Academic journal article Cognitive, Affective and Behavioral Neuroscience

Reward-Related Brain Function as a Predictor of Treatment Response in Adolescents with Major Depressive Disorder

Academic journal article Cognitive, Affective and Behavioral Neuroscience

Reward-Related Brain Function as a Predictor of Treatment Response in Adolescents with Major Depressive Disorder

Article excerpt

The present study provides preliminary evidence that pretreatment reward-related brain function in the striatum and medial prefrontal cortex (PFC) could have relevance for predicting both final level and rate of change of clinical characteristics in adolescents with major depressive disorder. Adolescents with depression underwent a functional MRI scan during a monetary reward task, participated in an 8-week open trial of cognitive behavioral therapy (CBT) or CBT plus selective serotonin reuptake inhibitor, and completed reports of anxiety and depressive symptoms before, during, and after treatment. Clinicians rated adolescents' improvement and severity at the same time points. Growth models were used to examine change in clinical characteristics and its association with brain function. Severity, anxiety symptoms, and depressive symptoms decreased over treatment. Final levels of severity and anxiety symptoms were associated with pretreatment striatal reactivity, and rate of anxiety symptom reduction was associated with greater striatal reactivity and lower medial PFC reactivity.

Research on the etiology, pathophysiology, and clinical course of depression can contribute to the development of new treatments and the refinement of existing treatments. Importantly, because variability exists both in response to empirically supported treatments for depression and in affect-related brain function among people with depression, there is the potential to determine whether individual differences in affect-related brain function are associated with response to treatment. Thus, research on the neural substrates of depression can possibly reduce the heterogeneity of treatment response and contribute to the goal of improving outcomes by personalizing treatment.

Because depression is considered to be a disorder of affect regulation (Forbes & Dahl, 2005; Gross & Muñoz, 1995), neural response to affective stimuli could indicate alterations in many processes relevant to treatment response, including subjective experience of affect-eliciting events, ability to engage interpersonally in psychosocial treatment, and functioning of neural circuits potentially influenced by psychosocial or pharmacologic treatments. Studies have begun to address affect-related brain function as a predictor of treatment response, with stimuli including sad faces (Costafreda, Khanna, Mourao-Miranda, & Fu, 2009; Fu et al., 2008), fearful faces (Salvadore et al., 2009), happy faces (Fu et al., 2007), positive and negative affective words (Siegle, Carter, & Thase, 2006), and positive and negative affective faces (Sheline et al., 2001; Whalen et al., 2008). These studies have addressed improvement with cognitive behavioral therapy (CBT; e.g., Fu et al., 2008) and pharmacotherapy (e.g., Salvadore et al., 2009), focusing on both depression (e.g., Siegle et al., 2006) and anxiety disorders (e.g., Whalen et al., 2008).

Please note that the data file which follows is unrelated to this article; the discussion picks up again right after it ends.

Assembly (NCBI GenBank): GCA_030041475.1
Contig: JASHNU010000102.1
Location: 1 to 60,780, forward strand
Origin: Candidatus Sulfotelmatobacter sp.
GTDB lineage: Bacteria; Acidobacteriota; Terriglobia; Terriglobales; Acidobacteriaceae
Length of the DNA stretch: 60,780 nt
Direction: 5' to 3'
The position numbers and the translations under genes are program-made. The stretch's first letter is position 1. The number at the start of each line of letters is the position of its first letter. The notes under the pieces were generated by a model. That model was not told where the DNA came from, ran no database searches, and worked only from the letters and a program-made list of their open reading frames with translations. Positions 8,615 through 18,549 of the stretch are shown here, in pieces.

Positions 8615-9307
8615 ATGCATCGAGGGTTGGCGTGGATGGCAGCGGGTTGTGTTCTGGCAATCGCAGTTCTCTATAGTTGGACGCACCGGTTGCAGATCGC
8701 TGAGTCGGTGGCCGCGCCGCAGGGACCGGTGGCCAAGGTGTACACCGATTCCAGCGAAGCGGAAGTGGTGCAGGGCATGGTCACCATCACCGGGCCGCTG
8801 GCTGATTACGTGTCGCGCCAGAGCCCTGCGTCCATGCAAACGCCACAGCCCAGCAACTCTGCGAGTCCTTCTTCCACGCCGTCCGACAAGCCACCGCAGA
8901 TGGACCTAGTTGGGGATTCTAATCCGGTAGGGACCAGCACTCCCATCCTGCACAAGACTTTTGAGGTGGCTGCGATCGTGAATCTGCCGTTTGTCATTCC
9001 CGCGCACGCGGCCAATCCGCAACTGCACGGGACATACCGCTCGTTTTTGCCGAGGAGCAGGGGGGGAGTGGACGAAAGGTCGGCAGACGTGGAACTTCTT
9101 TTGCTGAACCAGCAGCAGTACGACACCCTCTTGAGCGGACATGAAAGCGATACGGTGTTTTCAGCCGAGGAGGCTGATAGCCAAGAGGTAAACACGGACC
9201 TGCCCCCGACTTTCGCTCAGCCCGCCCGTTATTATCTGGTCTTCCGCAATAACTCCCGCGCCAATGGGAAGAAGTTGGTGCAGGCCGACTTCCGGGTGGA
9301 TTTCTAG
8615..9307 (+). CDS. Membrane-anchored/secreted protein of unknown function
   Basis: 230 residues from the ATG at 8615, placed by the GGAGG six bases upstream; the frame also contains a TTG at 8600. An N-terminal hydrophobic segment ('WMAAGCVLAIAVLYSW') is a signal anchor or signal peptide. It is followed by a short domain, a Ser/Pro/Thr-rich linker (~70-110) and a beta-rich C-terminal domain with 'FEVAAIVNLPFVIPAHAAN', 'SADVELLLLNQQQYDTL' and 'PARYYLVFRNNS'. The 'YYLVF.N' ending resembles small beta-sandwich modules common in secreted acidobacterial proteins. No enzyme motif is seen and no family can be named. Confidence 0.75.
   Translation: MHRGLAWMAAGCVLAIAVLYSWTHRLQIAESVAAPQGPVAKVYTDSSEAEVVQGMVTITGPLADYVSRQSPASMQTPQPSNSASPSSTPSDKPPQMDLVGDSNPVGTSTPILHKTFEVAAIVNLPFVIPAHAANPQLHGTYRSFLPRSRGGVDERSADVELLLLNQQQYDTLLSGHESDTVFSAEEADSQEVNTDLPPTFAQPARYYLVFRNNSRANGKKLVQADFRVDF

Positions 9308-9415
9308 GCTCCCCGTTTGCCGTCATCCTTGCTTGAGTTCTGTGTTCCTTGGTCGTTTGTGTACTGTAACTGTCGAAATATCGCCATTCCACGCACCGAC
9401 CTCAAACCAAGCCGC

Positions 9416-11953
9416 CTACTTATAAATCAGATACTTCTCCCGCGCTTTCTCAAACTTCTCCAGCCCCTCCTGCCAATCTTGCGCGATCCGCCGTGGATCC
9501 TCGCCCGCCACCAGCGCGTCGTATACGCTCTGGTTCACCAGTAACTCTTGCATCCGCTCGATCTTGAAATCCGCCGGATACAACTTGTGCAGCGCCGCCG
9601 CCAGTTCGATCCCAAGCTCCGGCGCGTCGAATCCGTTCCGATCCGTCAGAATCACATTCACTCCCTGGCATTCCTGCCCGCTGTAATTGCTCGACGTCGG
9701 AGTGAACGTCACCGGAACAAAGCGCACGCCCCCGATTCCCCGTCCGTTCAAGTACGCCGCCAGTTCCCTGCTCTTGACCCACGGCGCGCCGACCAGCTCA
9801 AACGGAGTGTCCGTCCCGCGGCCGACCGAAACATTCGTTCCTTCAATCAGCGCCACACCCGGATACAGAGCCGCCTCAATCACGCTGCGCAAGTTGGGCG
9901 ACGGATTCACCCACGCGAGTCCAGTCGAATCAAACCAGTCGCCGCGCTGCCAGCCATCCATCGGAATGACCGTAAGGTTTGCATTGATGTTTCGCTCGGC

Adolescence is a particularly important point in the life span for understanding the implications of brain function for treatment response, since intervention early in the clinical course of depression-and during brain development-could be especially helpful in preventing future episodes. Adolescence is a time of great increase in the incidence of depression (Angold, 1988; Lewinsohn, Clarke, Seeley, & Rohde, 1994), and many adults with depression experienced their first episode during adolescence (Lewinsohn, Rohde, Klein, & Seeley, 1999; Weissman et al., 1999).

Reward-related brain function could be a particularly fruitful target for investigating affect-related brain function as a predictor of treatment response in adolescent depression. Reduced reward-related striatal function has been observed in adolescents and adults with depression (Epstein et al., 2006; Forbes, Hariri, et al., 2009; Keedwell, Andrew, Williams, Brammer, & Phillips, 2005; Surguladze et al., 2005), and it is postulated to be associated with affective and motivational features of the disorder (Davey, Yücel, & Allen, 2008; Forbes & Dahl, 2005). …

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